This Nov. 19, 2019 file photo shows a Peloton logo on the company's stationary bicycle in San Francisco. Safety regulators are warning people with kids and pets to immediately stop using a treadmill made by Peloton after one child died and nearly 40 others were injured. The U.S. Consumer Product Safety Commission said Saturday, April 17, 2021, that it received reports of children and a pet being pulled, pinned and entrapped under the rear roller of the treadmill, leading to fractures, scrapes and the death of one child. (AP Photo/Jeff Chiu, File)
NEW YORK (AP) — Safety regulators warned people with kids and pets Saturday to immediately stop using a treadmill made by Peloton after one child died and others were injured.
The U.S. Consumer Product Safety Commission said children and at least one pet were pulled, pinned and entrapped under the rear roller of the Tread+ treadmill, leading to fractures, scrapes and the death of one child.
The safety commission said in a news release and in emails that it knows of 39 “incidents” with the treadmill, involving “multiple” or “dozens” of children, but it did not specify a number of children. It said the majority of the incidents resulted in injuries, including the one death.
The commission posted a video on its YouTube page of a child being pulled under the treadmill.
Of the 39 incidents, 23 involved children, according to New York-based Peloton Interactive Inc.; 15 included objects like medicine balls, and one included a pet, it said.
Peloton said in a news release that the warning from the safety commission was “inaccurate and misleading.” It said there's no reason to stop using the treadmill as long as children and pets are kept away from it at all times, it is turned off when not in use, and a safety key is removed.
But the safety commission said that in at least one episode, a child was pulled under the treadmill while a parent was running on it, suggesting it can be dangerous to children even while a parent is present.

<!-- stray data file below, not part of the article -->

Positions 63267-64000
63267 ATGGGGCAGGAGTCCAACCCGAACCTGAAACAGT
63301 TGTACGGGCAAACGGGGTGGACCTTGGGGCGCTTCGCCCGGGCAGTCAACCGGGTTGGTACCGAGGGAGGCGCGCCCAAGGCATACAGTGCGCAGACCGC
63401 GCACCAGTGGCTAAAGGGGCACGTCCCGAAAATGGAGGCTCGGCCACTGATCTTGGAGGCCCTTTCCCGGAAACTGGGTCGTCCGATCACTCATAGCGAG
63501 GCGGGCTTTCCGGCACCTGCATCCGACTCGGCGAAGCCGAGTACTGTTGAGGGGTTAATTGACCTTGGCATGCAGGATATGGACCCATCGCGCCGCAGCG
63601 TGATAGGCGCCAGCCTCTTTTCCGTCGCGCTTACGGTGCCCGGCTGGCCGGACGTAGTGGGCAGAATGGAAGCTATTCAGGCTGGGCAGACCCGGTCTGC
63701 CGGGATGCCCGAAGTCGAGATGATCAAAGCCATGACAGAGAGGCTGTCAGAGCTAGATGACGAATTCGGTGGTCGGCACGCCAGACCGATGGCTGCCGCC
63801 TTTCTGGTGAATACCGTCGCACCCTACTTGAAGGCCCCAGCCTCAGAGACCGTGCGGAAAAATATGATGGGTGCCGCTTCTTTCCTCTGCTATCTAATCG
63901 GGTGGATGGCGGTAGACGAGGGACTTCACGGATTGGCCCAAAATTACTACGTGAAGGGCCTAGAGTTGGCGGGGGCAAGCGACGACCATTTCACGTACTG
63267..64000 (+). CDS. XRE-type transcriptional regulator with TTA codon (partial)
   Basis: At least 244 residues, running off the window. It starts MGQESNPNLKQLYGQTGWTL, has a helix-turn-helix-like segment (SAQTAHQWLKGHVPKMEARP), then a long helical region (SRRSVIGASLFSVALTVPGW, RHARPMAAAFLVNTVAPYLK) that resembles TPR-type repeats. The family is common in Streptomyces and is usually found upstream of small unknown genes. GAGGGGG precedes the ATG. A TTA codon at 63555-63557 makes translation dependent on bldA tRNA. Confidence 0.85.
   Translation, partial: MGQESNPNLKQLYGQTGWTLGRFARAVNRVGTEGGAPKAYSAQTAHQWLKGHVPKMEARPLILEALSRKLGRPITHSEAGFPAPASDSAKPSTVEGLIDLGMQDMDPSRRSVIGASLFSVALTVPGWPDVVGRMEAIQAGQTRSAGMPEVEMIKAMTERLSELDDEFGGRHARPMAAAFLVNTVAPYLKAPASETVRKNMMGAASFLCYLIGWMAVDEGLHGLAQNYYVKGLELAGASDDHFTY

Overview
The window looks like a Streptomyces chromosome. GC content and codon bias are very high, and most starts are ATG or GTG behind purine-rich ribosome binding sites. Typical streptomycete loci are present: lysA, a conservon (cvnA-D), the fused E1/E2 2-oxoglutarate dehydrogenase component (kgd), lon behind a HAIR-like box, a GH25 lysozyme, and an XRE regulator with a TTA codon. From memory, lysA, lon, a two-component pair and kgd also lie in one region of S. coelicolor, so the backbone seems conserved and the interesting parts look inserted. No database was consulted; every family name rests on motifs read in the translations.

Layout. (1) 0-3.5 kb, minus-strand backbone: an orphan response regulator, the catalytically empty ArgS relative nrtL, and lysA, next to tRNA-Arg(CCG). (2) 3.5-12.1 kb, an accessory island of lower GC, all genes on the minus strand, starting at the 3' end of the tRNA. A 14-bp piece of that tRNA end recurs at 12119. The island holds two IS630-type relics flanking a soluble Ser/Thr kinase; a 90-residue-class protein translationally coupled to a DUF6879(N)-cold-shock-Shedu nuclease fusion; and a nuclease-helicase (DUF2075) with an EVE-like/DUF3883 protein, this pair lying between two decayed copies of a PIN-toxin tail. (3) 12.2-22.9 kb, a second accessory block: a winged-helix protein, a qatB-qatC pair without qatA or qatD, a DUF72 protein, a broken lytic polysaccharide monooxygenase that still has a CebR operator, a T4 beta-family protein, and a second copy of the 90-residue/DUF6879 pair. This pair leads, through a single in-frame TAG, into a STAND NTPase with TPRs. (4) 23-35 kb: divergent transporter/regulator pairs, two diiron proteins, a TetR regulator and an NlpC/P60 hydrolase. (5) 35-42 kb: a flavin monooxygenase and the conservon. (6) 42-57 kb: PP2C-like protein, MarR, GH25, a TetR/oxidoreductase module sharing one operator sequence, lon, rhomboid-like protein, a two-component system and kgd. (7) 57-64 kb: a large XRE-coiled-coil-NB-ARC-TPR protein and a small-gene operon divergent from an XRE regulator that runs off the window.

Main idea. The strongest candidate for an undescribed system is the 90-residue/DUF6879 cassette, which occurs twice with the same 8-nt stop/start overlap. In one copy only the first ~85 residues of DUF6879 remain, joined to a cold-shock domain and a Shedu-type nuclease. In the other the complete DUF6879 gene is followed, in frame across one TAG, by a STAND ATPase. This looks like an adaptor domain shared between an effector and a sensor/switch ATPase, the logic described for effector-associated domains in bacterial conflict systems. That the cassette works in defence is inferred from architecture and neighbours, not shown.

If adults want to keep using the treadmill, the commission said, they should use it only in a locked room so children and pets can't come near it. When not in use, the treadmill should be unplugged and the safety key taken out and hidden away. The commission also said to keep exercise balls and other objects away from it, because those have been pulled under the treadmill, too.
Peloton is best known for its stationary bikes, but it introduced the treadmill about three years ago and now calls it the Tread+. It costs more than $4,000.
Sales of Peloton equipment have soared during the pandemic as virus-weary people avoid gyms and workout at home instead. The company brought in $1 billion in revenue in the last three months of 2020, more than double its revenue from the same period a year before.
The commission did not say how many of the Peloton treadmills have been sold.
This story has been corrected to show that the Consumer Product Safety Commission said it recorded 39 incidents involving the treadmill, not nearly 40 children injured.
Follow Joseph Pisani on Twitter: @ josephpisani
Featured Article: Economic Bubble 7 Lithium Stocks That Will Power the Electric Vehicle Boom
Demand for lithium is set to increase exponentially in the next few years. In fact, according to Statista, demand for lithium may very well double to 820,000 tons in that time. Some of that demand will come from companies that are manufacturing the batteries that we use every day. For example, lithium is an essential component of the batteries that power our mobile devices.
But the real growth will come as the United States goes all-in on electric vehicles (EVs). The Biden administration recently announced plans to have the U.S. government’s fleet of over 600,000 vehicles converted to EVs.
And as you’re aware, EV stocks are in a bubble of some sort at the moment. Some of that is due to the increasing number of companies that went public last year. However, as investors are beginning to realize, not all of these companies will be the next Tesla. In fact, some of these companies may never be successful at bringing an EV to market, at least not at the scale that will be required.
The ones that do make it will need lithium and lots of it. To help you sift through the best lithium stocks to buy, we’ve put together this special presentation.
View the "7 Lithium Stocks That Will Power the Electric Vehicle Boom"
Companies Mentioned in This Article
Compare These Stocks
Add These Stocks to My Watchlist